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Tag Archives: career coach Margaret Smith

communication-in-4-colors-insights-discovery

Updated August, 2019

A Note From Margaret:

In the history of the UXL Blog (which has been active since 2011), this post is by far the most popular. That says a lot to me. For one, it means that people are interested in effective communication and developing a deeper understanding of their colleagues and co-workers. It also means that many people suspect that Insights® Discovery is a useful tool for digging in and approaching communication issues from a science-based, practical approach. 

If your team is struggling with communication (whether among team members, between bosses and staff, or with clients), I can help. As an Insights® Discovery Licensed Practitioner, I offer workshops and training to individuals and teams of any size, in any industry. I invite you to contact me today for more information.

Now, on with the post…


Do you ever wonder why a certain co-worker is so quiet? Or why another co-worker always wants to work in teams? Or why another won’t make a decision until everyone’s voice has been heard?

Assessment tests, such as Insights® Discovery, can unearth the mysteries behind your co-workers’ communication tendencies. Insights® is a science-based personality test designed to help you gain a better understanding of your own and others’ behaviors, tendencies, and perspectives. As an Insights® Licensed Practitioner, I have introduced many teams to Insights® and have witnessed improved communication, better leadership, and greater team cohesion and empathy.

One of the things I like best about Insights® is its approachable model, broken down into four main color energies (blue, red, yellow, and green). The idea behind the model is that everyone has the capacity to exhibit and embrace all four distinct personality types, but we all tend to lead with or prefer a certain personality type. Here is a brief overview of each color/personality type. Which one do you immediately identify with?

4-colors-good-day

RED: Those who lead with red energy tend to be assertive, bold, and to-the-point. They are natural leaders and love to take charge and make quick decisions.

YELLOW: Yellows are bright, sunshiney, and social. They love working in teams, brainstorming ideas, and connecting with new people.

GREEN: People with a strong green tendency are typically empathetic and inclusive. Above all, they care about the happiness of their team members and want to make sure all voices are heard.

BLUE: Blues are data-driven, analytical, and contemplative. They like to mull over an issue and consider all angles before making a decision.

Now that you know a little bit about each color energy, let’s hone in on communication. Each group of people–reds, yellows, blues, and greens–has a different communication preference. The image below outlines how best to approach those who lead with a certain color energy:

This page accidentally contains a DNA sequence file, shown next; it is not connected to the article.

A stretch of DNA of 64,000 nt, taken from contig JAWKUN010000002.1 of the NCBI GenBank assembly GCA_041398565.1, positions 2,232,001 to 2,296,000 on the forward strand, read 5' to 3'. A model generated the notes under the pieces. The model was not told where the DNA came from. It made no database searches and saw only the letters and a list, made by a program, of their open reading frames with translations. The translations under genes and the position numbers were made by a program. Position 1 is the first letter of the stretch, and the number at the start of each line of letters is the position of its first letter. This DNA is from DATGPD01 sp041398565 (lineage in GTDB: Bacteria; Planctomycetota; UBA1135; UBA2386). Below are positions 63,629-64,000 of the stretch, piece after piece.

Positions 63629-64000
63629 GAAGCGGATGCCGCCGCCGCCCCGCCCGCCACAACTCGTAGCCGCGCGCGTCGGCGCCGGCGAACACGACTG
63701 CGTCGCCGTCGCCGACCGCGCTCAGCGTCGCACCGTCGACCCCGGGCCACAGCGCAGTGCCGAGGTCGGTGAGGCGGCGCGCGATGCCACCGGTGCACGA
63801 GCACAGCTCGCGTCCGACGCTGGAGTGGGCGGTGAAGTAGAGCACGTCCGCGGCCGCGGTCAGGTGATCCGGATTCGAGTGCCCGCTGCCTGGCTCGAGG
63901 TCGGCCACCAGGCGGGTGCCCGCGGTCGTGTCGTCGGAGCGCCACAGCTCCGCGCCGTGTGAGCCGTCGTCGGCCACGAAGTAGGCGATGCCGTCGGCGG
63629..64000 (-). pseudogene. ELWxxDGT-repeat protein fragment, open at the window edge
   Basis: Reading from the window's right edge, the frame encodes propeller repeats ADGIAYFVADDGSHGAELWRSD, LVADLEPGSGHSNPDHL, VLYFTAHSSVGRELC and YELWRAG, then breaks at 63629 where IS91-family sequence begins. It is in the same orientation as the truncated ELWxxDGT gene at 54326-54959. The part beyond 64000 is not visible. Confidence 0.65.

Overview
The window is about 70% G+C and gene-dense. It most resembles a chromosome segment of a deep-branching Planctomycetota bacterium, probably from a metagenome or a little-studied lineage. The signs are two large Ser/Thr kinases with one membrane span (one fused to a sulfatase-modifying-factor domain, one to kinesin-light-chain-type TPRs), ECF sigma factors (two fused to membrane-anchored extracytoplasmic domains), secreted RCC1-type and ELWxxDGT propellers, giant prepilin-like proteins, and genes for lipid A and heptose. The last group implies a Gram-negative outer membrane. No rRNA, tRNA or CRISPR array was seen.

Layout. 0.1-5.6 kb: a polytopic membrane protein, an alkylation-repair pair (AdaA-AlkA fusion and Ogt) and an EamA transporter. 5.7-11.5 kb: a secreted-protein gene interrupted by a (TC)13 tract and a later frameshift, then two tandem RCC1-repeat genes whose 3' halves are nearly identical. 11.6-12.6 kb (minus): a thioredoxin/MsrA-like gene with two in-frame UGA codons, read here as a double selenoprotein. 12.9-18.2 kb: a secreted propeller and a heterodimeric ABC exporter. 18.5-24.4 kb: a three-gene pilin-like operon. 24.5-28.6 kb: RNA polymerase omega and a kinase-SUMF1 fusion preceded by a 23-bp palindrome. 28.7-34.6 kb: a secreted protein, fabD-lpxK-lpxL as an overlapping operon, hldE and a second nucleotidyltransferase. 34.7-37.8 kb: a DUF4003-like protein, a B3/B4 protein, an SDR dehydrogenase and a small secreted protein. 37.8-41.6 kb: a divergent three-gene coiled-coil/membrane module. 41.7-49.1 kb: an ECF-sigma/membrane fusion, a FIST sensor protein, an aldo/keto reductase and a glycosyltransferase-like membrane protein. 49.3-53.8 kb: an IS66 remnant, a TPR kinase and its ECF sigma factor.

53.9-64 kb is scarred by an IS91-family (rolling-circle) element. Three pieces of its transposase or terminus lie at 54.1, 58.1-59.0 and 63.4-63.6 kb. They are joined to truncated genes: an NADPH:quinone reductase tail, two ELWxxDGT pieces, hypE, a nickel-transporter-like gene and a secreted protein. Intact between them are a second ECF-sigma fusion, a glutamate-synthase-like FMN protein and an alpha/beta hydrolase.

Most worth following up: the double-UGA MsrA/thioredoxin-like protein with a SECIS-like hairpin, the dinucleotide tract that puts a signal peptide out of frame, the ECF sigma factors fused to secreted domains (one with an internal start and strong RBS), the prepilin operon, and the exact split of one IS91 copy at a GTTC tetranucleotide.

Insights Discovery communication preferences
Yellow: Involve me.  Green: Show me you care.  Red: Be brief, be bright, be gone.  Blue: Give me details.

If you have a good hunch about someone’s leading color, take the time to stand in their shoes and consider how they might prefer to communicate. Should you be brief and bright with them (red)? Should you take the time to be social and ask about their family or weekend (yellow)? Should you ask about their emotional reaction toward a project (green)? Should you present them with a complete set of data and analysis (blue)?

This, of course, is just the tip of the Insights® Discovery iceberg. For more information on Insights®, or to find out how to acquire an assessment kit for your team, please contact me today.


MARGARET SMITH IS A CAREER COACH, AUTHOR, INSIGHTS®DISCOVERY LICENSED PRACTITIONER, FOUNDER OF UXL, AND CO-FOUNDER OF THE TAG TEAM. SHE HOSTS WORKSHOPS FOR PEOPLE WHO NEED CAREER OR PERSONAL GUIDANCE. YOU CAN VISIT HER WEBSITE AT WWW.YOUEXCELNOW.COM

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Use storytelling at work

Did you hear any captivating stories as you sat around the Thanksgiving table this past week? If so, you might have noticed that the speaker used certain techniques to draw you in–vivid descriptions, facial expressions, a narrative arc. A good storyteller makes these things seem natural.

If you think about it, storytelling has A LOT of cross-application when it comes to work. In the past, I’ve discussed how it can be a powerful sales tool, but it can be useful to anyone in almost any industry. Use storytelling techniques to:

  • Be a more engaging, charismatic leader
  • Keep others’ attention when you’re presenting during a meeting
  • Snag a new client
  • Make a convincing argument or illustrate an idea
  • Present a point to your team

Ok. You’re probably convinced that storytelling is useful, but it doesn’t necessarily come naturally to everyone. How do you work on developing your storytelling techniques?

1. Practice

You probably won’t be a natural storyteller at first, but the key is to PRACTICE. Think about scenarios in which storytelling might come in handy, and then make an effort to do it. Be sure to practice the story you’d like to tell beforehand–do it aloud and in front of a mirror to work out any rough patches.

2. Consider the main point